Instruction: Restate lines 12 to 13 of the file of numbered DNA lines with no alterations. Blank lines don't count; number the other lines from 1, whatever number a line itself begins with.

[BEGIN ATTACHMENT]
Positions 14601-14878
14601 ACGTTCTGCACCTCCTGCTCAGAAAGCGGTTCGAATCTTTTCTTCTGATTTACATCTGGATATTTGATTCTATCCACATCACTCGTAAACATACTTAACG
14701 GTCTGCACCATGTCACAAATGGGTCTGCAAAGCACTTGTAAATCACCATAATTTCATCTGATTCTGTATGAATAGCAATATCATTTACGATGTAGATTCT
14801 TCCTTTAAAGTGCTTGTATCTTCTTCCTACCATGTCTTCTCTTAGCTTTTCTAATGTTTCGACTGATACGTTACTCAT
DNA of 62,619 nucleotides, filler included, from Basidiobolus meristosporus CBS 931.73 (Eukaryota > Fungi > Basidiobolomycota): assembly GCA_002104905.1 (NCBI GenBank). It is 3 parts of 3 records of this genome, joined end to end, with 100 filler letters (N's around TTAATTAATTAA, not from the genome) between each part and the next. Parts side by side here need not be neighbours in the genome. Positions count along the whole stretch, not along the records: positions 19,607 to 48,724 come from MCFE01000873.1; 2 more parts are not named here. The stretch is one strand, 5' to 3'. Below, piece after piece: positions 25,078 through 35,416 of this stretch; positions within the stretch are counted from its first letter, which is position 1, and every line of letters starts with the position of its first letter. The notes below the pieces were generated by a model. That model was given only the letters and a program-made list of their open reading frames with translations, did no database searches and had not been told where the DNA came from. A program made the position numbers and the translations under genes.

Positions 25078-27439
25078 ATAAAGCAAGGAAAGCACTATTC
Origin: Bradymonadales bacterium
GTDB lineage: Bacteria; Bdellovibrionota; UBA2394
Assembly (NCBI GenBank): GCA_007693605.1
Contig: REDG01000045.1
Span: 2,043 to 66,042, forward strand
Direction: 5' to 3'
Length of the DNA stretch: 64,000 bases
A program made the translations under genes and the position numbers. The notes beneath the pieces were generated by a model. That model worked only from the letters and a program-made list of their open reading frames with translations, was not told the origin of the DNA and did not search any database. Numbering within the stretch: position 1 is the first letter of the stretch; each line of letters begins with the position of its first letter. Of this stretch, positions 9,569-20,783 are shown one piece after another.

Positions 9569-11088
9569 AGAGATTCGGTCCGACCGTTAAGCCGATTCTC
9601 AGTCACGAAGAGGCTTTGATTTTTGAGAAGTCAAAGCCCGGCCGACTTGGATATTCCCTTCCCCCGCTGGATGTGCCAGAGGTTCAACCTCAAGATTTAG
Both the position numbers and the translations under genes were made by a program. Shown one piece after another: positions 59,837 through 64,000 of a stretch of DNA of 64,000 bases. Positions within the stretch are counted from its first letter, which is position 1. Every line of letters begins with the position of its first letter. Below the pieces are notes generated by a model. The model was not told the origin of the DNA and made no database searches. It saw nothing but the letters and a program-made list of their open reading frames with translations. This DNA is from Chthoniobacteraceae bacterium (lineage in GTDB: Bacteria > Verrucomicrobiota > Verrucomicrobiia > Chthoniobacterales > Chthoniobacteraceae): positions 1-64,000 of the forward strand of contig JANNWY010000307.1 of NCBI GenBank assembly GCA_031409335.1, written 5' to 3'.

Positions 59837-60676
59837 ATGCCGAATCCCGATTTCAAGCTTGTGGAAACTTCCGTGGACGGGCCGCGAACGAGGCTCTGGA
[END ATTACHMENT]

Span: 2,043 to 66,042, forward strand
Direction: 5' to 3'